- (Photo: Reuters/Tim Shaffer)
The Commonwealth of Virginia is once again considering a bill that would allow school districts to let homeschoolers try out for public school sports teams.
Known as the "Tim Tebow" bill, House Bill 1442 was introduced by Republican Delegate Rob Bell of the 58th District and was passed by the House of Delegates. It will be sent to the State Senate.
"No public school shall become a member of any organization or entity whose purpose is to regulate or govern interscholastic programs that does not deem eligible for participation a student who … is receiving home instruction," reads HB 1442 in part.
Restrictions for participating homeschoolers would apply, including prospective homeschooled students having to provide evidence of academic achievement, being restricted to sports programs within their local school district, needing to fulfill immunization requirements, and other regulations.
Scott A. Woodruff, Esq., senior counsel for the Home School Legal Defense Association, told The Christian Post that he felt HB 1442 fit well among efforts to expand opportunities for homeschoolers.
"It fits solidly within the national trend to make more public school offerings available to homeschool students," said Woodruff.
"Twenty-seven states allow homeschoolers to try out for sports either as a matter of right or if their local school system approves. Twenty-three states don't allow homeschool students to play sports at all, or under restrictions that exclude nearly all families."
While stating that HSLDA was neutral on the bill, Woodruff told CP that the bill "would help alleviate several types of unfairness that already exist."
"Homeschool parents pay for public school programs with their tax dollars. Fairness tells us they should have access to what they pay for," said Woodruff.
"Homeschoolers in Virginia already have access to public school classes, with the school's approval. It's sensible to extend that policy to sports."
HB 1442 is named after NFL quarterback Tim Tebow, who while being homeschooled in Florida was nevertheless allowed to take part in a public high school football program.
This is not the first time that the Virginia General Assembly has mulled over the possible inclusion of homeschooled students in public school sports programs.
Last March, the "Tim Tebow" bill was brought before the Virginia Senate Committee on Education and Health as House Bill 947. It was defeated in Committee by a vote of 8 nays to 7 yeas.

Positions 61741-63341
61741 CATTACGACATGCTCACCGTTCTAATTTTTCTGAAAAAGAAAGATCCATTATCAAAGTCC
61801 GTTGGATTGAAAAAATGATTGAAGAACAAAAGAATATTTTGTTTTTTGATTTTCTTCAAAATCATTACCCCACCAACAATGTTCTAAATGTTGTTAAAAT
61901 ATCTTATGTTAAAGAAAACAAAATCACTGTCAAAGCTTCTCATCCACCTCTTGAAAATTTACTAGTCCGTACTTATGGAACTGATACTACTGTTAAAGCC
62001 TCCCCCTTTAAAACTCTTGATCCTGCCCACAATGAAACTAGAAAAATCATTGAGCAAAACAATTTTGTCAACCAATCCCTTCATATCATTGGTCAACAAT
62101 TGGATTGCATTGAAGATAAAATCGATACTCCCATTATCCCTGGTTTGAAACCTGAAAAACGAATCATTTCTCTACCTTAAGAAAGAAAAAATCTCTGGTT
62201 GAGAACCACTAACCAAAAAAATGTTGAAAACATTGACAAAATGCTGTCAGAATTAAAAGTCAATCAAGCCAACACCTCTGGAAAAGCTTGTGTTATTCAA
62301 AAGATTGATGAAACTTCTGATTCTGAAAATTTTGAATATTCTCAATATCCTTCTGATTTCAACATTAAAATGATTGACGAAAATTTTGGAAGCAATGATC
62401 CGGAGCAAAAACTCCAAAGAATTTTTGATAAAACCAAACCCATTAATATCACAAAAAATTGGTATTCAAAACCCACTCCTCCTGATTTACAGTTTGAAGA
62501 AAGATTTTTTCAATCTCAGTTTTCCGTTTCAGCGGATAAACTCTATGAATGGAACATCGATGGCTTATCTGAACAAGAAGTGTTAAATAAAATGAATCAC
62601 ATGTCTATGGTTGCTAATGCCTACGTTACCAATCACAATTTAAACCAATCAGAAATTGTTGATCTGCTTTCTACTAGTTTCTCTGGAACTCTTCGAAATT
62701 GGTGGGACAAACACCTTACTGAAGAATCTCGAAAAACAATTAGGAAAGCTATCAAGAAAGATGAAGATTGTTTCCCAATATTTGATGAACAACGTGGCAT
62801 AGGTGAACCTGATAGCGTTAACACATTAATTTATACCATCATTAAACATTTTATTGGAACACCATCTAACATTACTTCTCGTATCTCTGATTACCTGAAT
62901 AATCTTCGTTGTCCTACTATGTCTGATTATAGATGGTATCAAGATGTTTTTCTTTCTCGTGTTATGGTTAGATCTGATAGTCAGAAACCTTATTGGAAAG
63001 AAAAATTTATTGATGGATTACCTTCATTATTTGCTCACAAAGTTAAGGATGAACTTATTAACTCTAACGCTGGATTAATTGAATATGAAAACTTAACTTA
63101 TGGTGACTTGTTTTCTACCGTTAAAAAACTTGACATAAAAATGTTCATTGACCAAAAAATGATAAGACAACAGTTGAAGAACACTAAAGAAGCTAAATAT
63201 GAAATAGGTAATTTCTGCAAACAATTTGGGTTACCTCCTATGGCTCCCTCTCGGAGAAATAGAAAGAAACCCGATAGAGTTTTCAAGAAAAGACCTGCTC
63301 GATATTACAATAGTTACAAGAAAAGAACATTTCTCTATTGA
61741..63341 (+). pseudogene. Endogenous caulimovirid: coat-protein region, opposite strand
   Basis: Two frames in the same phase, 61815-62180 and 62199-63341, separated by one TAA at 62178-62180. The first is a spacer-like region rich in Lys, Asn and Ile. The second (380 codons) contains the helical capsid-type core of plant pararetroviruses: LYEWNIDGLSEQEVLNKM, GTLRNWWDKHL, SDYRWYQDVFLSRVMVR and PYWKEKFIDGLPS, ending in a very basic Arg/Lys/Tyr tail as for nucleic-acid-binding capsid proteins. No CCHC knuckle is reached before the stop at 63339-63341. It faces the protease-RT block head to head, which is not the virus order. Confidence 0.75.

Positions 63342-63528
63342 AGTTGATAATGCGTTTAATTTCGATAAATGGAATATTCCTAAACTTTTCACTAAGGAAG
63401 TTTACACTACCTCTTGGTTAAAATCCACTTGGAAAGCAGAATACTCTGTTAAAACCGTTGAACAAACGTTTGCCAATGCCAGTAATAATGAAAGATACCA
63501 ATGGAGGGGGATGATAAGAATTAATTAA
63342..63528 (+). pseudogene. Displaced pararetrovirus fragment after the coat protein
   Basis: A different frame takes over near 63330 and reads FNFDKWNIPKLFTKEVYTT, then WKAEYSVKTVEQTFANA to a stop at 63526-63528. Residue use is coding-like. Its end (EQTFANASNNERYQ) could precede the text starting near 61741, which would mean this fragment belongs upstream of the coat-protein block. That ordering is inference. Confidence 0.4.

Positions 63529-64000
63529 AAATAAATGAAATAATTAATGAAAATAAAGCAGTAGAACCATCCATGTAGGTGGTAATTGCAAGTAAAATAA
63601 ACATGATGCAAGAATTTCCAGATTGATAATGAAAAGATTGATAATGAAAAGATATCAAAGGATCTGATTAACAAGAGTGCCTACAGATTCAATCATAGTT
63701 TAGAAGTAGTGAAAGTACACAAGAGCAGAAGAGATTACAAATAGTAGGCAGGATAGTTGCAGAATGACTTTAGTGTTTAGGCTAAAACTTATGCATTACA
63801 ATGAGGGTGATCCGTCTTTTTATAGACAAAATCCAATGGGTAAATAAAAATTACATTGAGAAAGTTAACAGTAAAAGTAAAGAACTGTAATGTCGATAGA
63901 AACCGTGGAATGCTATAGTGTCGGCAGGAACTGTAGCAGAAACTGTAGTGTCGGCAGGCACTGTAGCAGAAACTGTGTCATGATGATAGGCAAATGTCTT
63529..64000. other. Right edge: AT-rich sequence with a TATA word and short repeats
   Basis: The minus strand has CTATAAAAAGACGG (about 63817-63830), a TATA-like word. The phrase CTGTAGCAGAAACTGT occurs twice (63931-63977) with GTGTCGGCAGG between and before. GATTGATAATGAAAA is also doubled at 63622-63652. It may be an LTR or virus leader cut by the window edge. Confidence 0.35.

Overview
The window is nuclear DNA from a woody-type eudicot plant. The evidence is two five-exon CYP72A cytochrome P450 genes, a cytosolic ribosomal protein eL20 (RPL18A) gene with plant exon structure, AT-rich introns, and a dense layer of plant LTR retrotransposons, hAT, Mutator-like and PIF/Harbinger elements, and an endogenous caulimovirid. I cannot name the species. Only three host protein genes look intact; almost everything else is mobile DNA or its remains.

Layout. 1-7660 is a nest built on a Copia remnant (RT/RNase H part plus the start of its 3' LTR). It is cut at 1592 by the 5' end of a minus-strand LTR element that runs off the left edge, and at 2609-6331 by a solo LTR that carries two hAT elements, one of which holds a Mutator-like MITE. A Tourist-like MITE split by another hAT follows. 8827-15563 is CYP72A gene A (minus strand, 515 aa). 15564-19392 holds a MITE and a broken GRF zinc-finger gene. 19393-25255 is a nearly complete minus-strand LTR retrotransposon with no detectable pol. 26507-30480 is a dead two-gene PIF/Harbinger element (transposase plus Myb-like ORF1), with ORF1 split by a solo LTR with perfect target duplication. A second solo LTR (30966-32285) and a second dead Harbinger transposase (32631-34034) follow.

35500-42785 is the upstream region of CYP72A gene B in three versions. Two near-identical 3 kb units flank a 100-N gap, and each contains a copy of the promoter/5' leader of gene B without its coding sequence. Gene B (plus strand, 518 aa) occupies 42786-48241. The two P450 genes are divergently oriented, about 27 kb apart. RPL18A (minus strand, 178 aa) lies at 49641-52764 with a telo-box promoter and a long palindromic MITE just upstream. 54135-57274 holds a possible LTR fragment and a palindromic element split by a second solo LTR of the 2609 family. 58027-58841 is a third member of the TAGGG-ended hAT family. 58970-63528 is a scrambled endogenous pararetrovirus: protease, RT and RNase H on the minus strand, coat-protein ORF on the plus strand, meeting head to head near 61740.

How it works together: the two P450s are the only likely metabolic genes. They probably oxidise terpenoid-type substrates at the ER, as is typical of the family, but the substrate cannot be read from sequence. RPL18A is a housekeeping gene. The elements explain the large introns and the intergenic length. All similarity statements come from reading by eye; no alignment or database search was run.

Bob Cook, opinion contributor for Forbes Magazine, wrote a column critical of the legislation, saying there were valid reasons for the Virginia High School League to ban homeschooled participants.
"State associations, such as Virginia's, have had bans because of worries regarding an inability to check academic status, and that homeschoolers could jump from school to school for athletic purposes," wrote Cook.
Since its resuscitation, politicians and education organizations have been critical of the bill, believing that it lacked academic accountability for homeschooled students and was unfair to students enrolled at public schools.
John Torre, Public Information Officer for Fairfax County Public Schools, provided The Christian Post with a statement regarding the proposed legislation.
"The Fairfax County School Board opposes mandates to require local school boards to allow students who are not currently enrolled full time in a public school in their locality to participate in student athletics and activities," said Torre.
Amy Wilson, director of Government Affairs for The Organization of Virginia Homeschoolers, told The Christian Post that HB 1442 would allow for local school districts and coaches to choose whether or not to recruit homeschoolers to their teams.
"A large suburban area like Fairfax County may have overcrowded programs already and choose not to include homeschoolers, while a rural county might welcome homeschoolers to round out programs with few participants," said Wilson.
"Ultimately, coaches will still make the decisions at tryouts, and local school boards will have the option to limit the participation of homeschoolers if local communities in Virginia feel that is the right approach for them."